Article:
just not that simple
In a black and white world, there is no color
George Zimmerman was found not guilty by a jury of his peers, our American justice system at work. The jury of six women — now that’s a travesty of justice, not that they were women but they were only six in number — looked at the preponderance of the evidence and found that the prosecution came up short.
They were right. The prosecution presented one lousy case for second degree murder and upon realizing at the end of the trial it had presented a lousy case, said, oh yeah, you can consider manslaughter, too. That was a more reasonable charge — one the original investigating detective wanted to make, but when the local prosecutor declined to pursue any charges at all, an appointed special prosecutor, doing what prosecutors so often do, went for second degree murder rather than the more sensible manslaughter.
The state’s attorneys presented one atrocious second degree murder case that had practically no chance of succeeding because Florida’s “stand your ground” law is the perfect defense against such a charge. The jury believed that at the moment of the shooting, Zimmerman feared for his life. That is all that mattered. Had he been charged with manslaughter — and had the jury heard a case for manslaughter — then everything that happened up to that point would have mattered just as much.
So George Zimmerman goes free and gets his gun back, and Trayvon Martin is still dead because George Zimmerman shot and killed him.
As much as ideological extremists want to believe, this case isn’t black and white, nor should it be.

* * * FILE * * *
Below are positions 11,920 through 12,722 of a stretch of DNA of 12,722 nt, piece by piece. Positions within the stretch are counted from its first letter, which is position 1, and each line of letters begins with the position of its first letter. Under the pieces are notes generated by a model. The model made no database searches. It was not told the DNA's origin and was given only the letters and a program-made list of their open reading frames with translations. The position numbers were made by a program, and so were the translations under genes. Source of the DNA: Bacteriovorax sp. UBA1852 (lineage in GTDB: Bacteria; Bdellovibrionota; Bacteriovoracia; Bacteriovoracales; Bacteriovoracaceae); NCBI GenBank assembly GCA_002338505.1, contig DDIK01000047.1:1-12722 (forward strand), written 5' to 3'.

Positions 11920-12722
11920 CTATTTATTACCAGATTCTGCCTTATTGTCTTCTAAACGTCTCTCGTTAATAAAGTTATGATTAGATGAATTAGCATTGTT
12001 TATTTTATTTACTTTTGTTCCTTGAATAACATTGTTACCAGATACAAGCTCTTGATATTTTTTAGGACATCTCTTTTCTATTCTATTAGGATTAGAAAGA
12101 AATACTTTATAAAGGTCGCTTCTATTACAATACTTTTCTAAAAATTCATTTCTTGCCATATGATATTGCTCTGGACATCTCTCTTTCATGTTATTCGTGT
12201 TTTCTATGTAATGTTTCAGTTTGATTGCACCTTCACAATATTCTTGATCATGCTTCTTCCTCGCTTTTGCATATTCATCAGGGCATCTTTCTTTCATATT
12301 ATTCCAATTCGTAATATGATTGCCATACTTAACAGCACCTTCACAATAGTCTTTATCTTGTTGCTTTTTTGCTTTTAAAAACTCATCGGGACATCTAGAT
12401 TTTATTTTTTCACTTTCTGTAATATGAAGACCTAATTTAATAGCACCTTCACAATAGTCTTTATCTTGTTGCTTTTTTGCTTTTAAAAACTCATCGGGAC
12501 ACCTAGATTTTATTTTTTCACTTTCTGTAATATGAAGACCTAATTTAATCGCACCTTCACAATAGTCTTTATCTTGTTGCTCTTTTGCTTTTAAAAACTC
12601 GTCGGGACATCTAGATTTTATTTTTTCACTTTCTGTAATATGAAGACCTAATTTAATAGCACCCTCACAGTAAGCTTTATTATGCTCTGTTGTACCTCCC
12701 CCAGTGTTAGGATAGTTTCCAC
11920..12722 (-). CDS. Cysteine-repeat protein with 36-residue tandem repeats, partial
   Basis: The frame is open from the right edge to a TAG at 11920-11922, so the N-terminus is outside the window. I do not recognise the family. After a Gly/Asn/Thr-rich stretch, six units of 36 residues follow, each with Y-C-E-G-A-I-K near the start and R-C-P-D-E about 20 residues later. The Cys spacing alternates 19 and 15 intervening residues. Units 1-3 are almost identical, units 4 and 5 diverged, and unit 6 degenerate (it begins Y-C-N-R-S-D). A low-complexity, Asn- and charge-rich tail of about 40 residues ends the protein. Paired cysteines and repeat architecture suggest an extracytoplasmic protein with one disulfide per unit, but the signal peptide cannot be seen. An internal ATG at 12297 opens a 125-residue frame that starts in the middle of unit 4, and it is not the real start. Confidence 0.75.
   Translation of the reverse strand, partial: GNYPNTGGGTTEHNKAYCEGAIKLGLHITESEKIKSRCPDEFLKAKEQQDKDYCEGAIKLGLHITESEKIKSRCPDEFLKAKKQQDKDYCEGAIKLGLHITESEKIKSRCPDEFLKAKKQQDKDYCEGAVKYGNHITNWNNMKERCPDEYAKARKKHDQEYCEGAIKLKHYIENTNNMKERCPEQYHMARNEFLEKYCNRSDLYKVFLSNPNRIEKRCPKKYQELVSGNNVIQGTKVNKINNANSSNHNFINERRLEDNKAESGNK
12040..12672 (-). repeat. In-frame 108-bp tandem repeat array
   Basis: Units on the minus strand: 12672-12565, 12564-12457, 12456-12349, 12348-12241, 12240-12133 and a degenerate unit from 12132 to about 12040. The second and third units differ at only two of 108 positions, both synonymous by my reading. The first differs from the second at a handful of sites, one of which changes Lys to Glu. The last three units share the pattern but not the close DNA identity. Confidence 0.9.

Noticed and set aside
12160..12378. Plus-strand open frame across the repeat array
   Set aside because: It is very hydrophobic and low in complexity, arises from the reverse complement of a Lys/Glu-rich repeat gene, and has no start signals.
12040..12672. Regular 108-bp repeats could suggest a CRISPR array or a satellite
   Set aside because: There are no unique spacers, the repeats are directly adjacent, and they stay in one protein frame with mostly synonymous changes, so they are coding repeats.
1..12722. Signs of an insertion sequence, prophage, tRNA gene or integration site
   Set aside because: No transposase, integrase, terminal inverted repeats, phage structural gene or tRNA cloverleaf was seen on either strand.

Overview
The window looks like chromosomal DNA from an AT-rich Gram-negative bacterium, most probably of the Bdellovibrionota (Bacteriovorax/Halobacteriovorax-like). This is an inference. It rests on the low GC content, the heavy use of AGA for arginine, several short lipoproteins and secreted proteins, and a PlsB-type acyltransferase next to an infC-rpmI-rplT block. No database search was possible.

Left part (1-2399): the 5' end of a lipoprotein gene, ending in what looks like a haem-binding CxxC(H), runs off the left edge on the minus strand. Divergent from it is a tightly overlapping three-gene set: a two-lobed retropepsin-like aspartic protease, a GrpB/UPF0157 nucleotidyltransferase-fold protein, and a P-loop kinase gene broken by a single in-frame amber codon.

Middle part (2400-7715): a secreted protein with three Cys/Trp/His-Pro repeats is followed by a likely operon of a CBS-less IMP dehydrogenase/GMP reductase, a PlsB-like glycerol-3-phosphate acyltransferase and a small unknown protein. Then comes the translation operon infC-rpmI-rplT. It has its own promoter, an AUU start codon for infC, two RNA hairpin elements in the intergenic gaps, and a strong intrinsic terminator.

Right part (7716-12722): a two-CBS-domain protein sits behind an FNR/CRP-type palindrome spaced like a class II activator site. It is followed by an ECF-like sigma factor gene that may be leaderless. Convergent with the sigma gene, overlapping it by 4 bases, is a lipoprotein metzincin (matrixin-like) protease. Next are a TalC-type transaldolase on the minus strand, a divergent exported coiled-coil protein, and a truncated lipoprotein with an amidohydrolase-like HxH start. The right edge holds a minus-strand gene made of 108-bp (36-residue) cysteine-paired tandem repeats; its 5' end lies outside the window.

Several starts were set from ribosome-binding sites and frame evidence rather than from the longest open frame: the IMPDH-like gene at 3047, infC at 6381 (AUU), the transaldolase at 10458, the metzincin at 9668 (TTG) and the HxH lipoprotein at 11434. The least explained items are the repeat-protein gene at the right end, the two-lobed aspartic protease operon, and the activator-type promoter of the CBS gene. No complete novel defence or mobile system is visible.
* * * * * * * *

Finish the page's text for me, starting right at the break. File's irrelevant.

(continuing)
Is George Zimmerman a racist ass? I don’t know. He fits my definition of ass, and Trayvon Martin was a black, teenaged boy. Did Zimmerman profile him? Almost definitely. We all do.
Let me say that again. We all “profile” people we see every day. We make snap judgements on people based on what we see. It happens so fast we don’t even know we’re doing it. It feels perfectly natural to us. It felt perfectly natural to George Zimmerman. His neighborhood had some break-ins. Seeing a black guy in a dark hoodie made him suspicious.
It felt perfectly natural, too, for Trayvon Martin to fear for his safety, if not his life, when he realized some white guy who looked to him like some kind of creepy pervert was following him around. That’s what he told his friend Rachel Jeantel on the phone. “Someone’s following me,” he said. “What’s he look like?” Rachel asked. “A creepy ass-cracker,” he answered. What’s a creepy ass-cracker? an attorney asked Rachel, on the stand. “A pervert,” she answered, looking down.
Zimmerman was told by a police dispatcher that the police didn’t “need” him to follow Martin, but Zimmerman did anyway knowing the police were on the way. He told police he wasn’t following the teen and got out of the truck to get a plainly visible house number when he was attacked.
In the fight, Zimmerman shot and killed Trayvon. The original investigating detective, the one whose manslaughter recommendation was rejected by the local prosecutor, says he believes Zimmerman was following Trayvon and that Trayvon attacked him.
Former US Attorney Roberto Martinez, after listening to the trial, wrote that he thinks Trayvon attacked Zimmerman, too, and for good reason.
Perhaps I have a vantage point because I have teenage boys. I think of how our sons would react if they were being chased and pursued by a stranger at night. I have no doubt that if our sons felt the man was trying to hurt them and they could not flee, that they would confront the man, and, if they felt threatened, fight in self-defense.